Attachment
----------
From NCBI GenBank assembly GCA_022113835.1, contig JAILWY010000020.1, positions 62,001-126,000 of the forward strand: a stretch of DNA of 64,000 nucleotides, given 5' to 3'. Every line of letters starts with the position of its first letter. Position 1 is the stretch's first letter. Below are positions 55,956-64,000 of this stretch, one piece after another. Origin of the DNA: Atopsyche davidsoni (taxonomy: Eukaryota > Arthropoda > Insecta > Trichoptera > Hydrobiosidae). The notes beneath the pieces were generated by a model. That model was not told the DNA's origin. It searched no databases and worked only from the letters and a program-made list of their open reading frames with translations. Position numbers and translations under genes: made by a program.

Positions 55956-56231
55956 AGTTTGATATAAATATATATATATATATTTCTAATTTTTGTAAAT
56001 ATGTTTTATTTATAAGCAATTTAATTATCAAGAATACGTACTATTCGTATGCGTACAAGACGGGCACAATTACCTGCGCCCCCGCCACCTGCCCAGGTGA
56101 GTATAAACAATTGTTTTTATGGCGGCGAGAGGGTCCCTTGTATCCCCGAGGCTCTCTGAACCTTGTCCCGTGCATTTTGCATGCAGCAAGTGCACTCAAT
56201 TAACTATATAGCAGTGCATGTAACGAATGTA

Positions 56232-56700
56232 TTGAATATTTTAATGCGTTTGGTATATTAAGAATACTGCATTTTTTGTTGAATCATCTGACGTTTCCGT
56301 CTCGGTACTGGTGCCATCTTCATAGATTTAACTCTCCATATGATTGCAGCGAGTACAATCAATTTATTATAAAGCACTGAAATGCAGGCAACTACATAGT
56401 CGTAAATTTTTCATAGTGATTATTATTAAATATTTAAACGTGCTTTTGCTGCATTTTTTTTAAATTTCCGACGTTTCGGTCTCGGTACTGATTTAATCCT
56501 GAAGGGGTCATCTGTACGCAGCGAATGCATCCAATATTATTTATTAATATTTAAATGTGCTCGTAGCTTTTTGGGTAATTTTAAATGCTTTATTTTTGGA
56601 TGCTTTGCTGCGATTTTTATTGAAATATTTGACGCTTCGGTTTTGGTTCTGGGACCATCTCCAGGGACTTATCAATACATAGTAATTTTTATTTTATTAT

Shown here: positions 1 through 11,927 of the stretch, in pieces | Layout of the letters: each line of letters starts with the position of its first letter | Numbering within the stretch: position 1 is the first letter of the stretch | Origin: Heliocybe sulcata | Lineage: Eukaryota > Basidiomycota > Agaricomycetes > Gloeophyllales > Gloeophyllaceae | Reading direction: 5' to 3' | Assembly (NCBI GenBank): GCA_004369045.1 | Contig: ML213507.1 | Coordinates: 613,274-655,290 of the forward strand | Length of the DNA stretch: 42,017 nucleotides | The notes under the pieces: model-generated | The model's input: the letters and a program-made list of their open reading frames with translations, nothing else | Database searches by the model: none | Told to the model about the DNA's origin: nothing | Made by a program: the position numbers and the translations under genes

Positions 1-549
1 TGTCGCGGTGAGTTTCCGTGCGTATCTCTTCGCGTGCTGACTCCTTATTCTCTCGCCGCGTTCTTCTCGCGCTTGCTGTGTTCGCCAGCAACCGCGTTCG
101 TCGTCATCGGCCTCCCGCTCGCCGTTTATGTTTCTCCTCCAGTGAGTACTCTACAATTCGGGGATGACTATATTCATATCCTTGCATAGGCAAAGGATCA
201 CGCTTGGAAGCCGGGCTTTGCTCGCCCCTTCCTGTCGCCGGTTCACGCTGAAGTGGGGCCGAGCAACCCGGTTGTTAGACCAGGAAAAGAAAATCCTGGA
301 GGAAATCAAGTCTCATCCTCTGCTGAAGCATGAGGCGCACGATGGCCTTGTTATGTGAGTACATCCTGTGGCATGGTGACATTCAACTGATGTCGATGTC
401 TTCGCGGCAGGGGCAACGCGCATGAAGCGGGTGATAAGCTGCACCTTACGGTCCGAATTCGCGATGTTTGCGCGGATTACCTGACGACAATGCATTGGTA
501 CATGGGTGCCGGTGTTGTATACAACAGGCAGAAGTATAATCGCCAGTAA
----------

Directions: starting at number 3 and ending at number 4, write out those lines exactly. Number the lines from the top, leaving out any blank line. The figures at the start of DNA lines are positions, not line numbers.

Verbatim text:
55956 AGTTTGATATAAATATATATATATATATTTCTAATTTTTGTAAAT
56001 ATGTTTTATTTATAAGCAATTTAATTATCAAGAATACGTACTATTCGTATGCGTACAAGACGGGCACAATTACCTGCGCCCCCGCCACCTGCCCAGGTGA